Stalvey did praise the legislature and Gov. Nikki Haley on two key points:
- First, for setting aside tens of millions of dollars to help support struggling rural state hospitals.
- And second, for not gouging the reimbursement rates for Medicaid – keeping cuts to them much lower than in other states, which has caused access problems in other states.
Not so fast, my friend
State Health and Human Services Director Tony Keck, an Obamacare foe who oversees the state’s current Medicaid program, sees a major hole in Stalvey’s and Bailey’s argument.
Their side has a major debate point it has to overcome, according to Keck, who has been charged dually by Haley to prepare for and block implementation of Obamacare.
“For years, all the hospitals said that for every Medicaid patient that comes through their doors, they lose money,” said Keck. “And now they say they need more Medicaid patients?”
Keck said their math, like their argument, doesn’t make sense. “How is it better that if a hospital loses one dollar a patient, then it’s better if they lose one dollar on 10,000 patients? That’s $10,000.”
Keck provided a “snapshot” of the state’s expansion market:
- There are roughly 733,000 uninsured residents in the state.
- About 433,000 of those are eligible for insurance on federal health care exchanges.
- Approximately 160,000 of those eligible are already on state Medicaid rolls.
Keck said projections hold that approximately between 15 percent to 25 percent of those eligible for expansion would sign up in the first year with federal exchanges, as South Carolina has “opted out” of creating a state health care exchange. And about half that total number would sign up within three years.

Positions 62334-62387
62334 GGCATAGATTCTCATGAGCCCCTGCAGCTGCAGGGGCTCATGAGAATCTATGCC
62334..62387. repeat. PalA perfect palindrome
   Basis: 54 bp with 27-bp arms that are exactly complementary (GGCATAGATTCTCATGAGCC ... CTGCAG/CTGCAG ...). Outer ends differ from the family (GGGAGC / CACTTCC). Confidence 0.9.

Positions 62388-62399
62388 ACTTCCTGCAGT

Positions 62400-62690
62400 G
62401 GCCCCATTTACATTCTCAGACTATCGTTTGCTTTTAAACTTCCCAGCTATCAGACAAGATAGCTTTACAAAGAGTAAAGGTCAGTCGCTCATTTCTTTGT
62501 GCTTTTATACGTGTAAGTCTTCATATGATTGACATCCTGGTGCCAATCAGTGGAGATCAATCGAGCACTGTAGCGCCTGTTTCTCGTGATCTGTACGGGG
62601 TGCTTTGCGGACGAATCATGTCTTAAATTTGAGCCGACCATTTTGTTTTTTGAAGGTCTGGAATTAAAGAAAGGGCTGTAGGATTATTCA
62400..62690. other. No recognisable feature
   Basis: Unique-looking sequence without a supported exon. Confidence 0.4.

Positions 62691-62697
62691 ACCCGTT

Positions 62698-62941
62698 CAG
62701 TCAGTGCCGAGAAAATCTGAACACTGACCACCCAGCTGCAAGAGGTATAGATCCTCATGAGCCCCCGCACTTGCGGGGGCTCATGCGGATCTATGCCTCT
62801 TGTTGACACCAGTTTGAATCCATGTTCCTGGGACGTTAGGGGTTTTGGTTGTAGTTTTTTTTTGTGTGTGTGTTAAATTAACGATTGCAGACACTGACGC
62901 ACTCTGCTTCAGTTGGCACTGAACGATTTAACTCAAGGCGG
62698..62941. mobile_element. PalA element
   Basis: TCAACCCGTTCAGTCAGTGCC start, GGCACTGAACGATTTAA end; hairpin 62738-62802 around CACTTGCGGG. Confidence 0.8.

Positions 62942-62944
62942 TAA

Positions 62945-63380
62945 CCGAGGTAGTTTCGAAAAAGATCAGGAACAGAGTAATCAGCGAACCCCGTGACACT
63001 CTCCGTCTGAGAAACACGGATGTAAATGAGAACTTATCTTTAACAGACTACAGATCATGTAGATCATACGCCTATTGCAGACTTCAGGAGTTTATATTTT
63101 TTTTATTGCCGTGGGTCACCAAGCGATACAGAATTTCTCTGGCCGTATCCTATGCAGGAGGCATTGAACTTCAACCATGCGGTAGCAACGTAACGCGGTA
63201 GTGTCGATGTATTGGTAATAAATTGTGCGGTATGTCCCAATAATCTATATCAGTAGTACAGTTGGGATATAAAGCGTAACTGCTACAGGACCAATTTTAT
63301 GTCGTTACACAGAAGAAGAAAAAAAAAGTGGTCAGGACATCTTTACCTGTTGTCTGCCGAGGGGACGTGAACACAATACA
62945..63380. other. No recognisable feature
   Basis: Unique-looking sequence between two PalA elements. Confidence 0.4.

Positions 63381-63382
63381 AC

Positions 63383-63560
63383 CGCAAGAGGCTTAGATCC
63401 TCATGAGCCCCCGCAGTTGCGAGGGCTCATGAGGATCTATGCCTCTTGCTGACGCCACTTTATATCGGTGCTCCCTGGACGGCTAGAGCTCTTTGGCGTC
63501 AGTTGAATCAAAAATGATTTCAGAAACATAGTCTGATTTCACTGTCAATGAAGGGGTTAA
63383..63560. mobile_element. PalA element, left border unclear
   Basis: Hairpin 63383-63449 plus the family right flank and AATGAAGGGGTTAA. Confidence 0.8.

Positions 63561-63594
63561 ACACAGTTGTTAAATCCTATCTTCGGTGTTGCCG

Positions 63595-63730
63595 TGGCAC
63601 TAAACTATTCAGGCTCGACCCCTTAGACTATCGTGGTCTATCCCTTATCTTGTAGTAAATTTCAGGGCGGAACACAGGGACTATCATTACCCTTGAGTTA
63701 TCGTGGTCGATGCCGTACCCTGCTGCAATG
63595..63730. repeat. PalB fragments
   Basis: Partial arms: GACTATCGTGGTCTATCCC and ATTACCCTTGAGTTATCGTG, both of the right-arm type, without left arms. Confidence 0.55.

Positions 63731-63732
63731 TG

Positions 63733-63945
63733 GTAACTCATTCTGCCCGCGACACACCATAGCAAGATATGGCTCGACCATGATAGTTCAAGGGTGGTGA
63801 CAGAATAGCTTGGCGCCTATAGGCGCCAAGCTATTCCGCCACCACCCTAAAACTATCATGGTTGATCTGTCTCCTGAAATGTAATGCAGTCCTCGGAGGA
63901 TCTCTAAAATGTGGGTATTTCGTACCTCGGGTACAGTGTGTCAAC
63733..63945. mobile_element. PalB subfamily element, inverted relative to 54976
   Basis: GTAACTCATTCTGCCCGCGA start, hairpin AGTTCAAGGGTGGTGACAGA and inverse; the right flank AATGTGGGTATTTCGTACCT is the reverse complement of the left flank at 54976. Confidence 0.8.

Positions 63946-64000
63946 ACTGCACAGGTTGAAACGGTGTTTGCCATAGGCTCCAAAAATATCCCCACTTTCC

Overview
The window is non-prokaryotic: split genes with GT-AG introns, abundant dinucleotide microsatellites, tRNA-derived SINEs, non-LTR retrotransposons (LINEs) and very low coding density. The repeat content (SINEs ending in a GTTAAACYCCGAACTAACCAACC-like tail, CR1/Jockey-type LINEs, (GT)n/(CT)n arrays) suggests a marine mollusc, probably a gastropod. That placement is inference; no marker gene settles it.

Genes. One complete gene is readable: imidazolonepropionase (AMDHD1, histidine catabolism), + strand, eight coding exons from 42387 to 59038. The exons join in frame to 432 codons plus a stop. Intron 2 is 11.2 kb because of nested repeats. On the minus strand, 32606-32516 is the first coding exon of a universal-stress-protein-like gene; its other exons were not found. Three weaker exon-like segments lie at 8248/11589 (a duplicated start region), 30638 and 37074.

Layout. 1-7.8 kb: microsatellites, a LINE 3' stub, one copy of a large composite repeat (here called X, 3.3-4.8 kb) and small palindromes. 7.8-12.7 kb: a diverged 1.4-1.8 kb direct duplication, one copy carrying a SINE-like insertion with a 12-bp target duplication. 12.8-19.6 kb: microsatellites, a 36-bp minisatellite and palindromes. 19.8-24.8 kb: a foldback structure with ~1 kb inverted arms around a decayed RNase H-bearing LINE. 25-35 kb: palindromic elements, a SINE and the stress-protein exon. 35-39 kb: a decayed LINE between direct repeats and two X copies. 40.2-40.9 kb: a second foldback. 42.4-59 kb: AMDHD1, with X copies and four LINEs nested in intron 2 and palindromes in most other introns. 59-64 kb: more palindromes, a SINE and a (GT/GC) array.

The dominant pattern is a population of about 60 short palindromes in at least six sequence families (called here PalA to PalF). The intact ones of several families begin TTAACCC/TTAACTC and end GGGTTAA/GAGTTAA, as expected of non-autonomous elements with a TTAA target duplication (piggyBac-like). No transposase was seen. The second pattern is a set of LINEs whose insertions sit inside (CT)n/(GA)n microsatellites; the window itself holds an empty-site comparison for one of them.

That means, according to Keck, that there could be several hundred thousand additional residents with health insurance. But instead of being a boon to hospitals that desperately want them out of the ER, it could be crippling, as those signing up would tend, according to Keck, to be very sick and carrying potentially expensive pre-existing conditions.
Senate Labor, Commerce and Industry Chairman Thomas Alexander (R-Walhalla), who oversees the Medicaid expansion issue on the Finance Committee, said he sees “no reason” to change policy based on Fitch’s report.
Alexander said hospitals were getting loaned money before Obamacare on a case-by-case basis, and sees no reason why that would change, with or without more federal money.
Alexander said a more real world test needed to be applied to the report’s doom and gloom, like revisiting the issue in five years.
A spokesman for state Treasurer Curtis Loftis said this week that his office hasn’t heard anything about any of the report’s findings affecting the state’s bond rating.
Crystal ball: Observers may expect the legislature to eventually cave into expansion, but don’t expect it to be this coming year, which will be an election year. With the Tea Party continuing to flex its muscles in South Carolina, there likely won’t be much traction for a massive expansion of a state program via federal money, which will be cast as being an intrusion and coming with a variety of strings attached.